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how to Spot a Narcissist

Do your conversations feel one-sided? Are you questioning your own recollection? Do you think he may have a little Ted Bundy in him? (Or Dee Dee Blanchard in her?)

Knowledge is power. Join us for this week's episode and learn how to identify and protect yourself from a narcissist.

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References below the episode.

Story By: Lacey Ramse | Hosted by: Lacey Ramse & Alex Brenan

Want to drink along at home?

Try our Weekly Special Cocktail crafted by our own Lacey Ramse!

1/1

Cocktail Recipe

1 part

  • Ginger Beer

  • Sparkling Brut

  • Grapefruit Juice

½ part

  • Creme de violette

  • Maraschino liqueur

2-3 Mint Leaves

Muddle mint in juice. Add ice & all ingredients. Stir & double strain into coupe. Add grapefruit and mint garnish.

 

Mocktail Recipe

1 part

  • Violet syrup

  • Nonalcoholic sparkling brut

Dash

  • Sour cherry syrup

2-3 Mint Leaves


 

Muddle mint in juice. Add ice & all ingredients. Stir & double strain into coupe. Add grapefruit and mint garnish.

How to Protect Yourself from Narcissists

 

Be aware that you might be a target. Empaths are a narcissist’s dream. If you are highly attuned to other people’s feelings and a good listener, a narcissist knows that you will be able, and likely willing (at least at first) to meet their need for attention. Empaths have great emotional presence, and they make people feel seen. All narcissists want is to be seen and recognized. They will try to use your feelings of wanting to be helpful and kind to get you to be a devoted emotional support person for their needs.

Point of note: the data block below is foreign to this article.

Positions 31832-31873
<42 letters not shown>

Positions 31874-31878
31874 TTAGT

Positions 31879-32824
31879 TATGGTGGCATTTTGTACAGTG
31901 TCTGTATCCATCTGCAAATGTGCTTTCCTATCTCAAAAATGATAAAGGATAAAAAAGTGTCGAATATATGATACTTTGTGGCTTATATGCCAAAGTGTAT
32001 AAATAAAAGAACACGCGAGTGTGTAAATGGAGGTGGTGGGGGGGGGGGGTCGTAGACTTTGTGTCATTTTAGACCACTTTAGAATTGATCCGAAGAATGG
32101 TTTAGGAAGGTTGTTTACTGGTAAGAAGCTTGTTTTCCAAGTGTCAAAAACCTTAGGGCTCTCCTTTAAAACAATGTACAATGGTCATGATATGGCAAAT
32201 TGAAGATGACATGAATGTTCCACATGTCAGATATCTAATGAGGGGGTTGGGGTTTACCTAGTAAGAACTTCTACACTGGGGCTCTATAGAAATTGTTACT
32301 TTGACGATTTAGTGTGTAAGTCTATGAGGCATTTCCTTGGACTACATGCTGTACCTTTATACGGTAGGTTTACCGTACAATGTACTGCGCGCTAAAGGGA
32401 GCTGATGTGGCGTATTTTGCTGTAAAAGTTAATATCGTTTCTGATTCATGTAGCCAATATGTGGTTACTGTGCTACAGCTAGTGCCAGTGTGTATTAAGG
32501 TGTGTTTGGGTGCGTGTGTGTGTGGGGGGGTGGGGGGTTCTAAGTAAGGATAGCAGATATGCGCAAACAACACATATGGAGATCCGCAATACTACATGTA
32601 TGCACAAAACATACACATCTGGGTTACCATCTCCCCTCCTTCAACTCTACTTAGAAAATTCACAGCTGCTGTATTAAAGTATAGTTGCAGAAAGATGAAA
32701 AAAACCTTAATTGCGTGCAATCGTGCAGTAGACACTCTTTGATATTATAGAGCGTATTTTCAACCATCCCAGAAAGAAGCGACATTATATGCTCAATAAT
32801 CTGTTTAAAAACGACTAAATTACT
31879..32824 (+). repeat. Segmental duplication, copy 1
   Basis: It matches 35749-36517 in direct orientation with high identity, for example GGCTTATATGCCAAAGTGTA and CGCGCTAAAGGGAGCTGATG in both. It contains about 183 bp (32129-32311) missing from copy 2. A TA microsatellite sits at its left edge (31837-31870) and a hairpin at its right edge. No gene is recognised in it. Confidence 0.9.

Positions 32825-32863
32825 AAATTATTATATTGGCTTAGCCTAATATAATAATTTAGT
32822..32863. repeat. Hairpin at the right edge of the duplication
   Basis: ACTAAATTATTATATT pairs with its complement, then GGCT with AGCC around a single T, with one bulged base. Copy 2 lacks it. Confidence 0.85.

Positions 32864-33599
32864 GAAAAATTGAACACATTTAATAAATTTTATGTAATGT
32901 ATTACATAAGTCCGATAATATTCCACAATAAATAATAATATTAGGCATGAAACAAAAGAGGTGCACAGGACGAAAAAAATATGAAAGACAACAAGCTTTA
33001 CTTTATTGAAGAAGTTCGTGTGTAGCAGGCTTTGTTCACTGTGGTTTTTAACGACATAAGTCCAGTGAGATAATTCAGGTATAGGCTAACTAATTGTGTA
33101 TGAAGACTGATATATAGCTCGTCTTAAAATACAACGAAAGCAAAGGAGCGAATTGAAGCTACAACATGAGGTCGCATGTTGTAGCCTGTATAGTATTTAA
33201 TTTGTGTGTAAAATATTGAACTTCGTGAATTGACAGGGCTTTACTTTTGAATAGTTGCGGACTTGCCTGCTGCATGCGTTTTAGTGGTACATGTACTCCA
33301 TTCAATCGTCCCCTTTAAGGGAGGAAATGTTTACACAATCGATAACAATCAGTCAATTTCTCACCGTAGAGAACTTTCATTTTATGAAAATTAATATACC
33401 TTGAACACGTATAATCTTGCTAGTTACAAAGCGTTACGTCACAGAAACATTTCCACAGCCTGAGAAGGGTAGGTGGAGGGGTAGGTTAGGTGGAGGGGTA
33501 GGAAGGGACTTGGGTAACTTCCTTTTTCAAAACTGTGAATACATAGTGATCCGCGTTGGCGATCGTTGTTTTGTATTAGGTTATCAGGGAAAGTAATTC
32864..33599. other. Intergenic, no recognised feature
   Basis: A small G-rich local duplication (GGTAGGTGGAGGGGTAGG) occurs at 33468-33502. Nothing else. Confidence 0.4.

Do be suspicious. If someone seems too good to be true, very quickly over the top romantic, or even very initially flattering in a friendship, where it feels weird, back off. See that for the red flag it is. We all want to feel seen and loved, but that has to develop over time. Any person claiming to truly see and love you very quickly almost certainly has an agenda. 

 

Strengthen your relationship with yourself. Spend time doing things that help you connect with yourself, like journaling, or art, or listening to music. Strengthen your own internal voice so that when the narcissist tries to talk you out of your beliefs or perceptions, you are not so easily swayed. 

 

Pay attention to how you feel before, during, and after spending time with people in your life. If you are consistently drained after spending time with a friend, consider the possibility they are taking much more in this relationship than they are giving. It is perfectly acceptable to back off from relationships that do not feed you emotionally. 

 


 

So You Think You’re Dealing with A Narcissist 

 

Realize their behavior is much more about them than it is about you. Narcissists are experts at dodging accountability. Nothing is ever really their fault in their minds. So, they do not accept responsibility in relationships. A narcissist will try to make you believe everything wrong in the relationship is your fault. They will blame their manipulative behaviors and lack of emotional engagement on your faults. Since narcissists are always gathering evidence that they are the best and everyone else is the worst, they will have a lot of ammo against you to try and get you to buy that you are the only problem. You gotta resist believing that.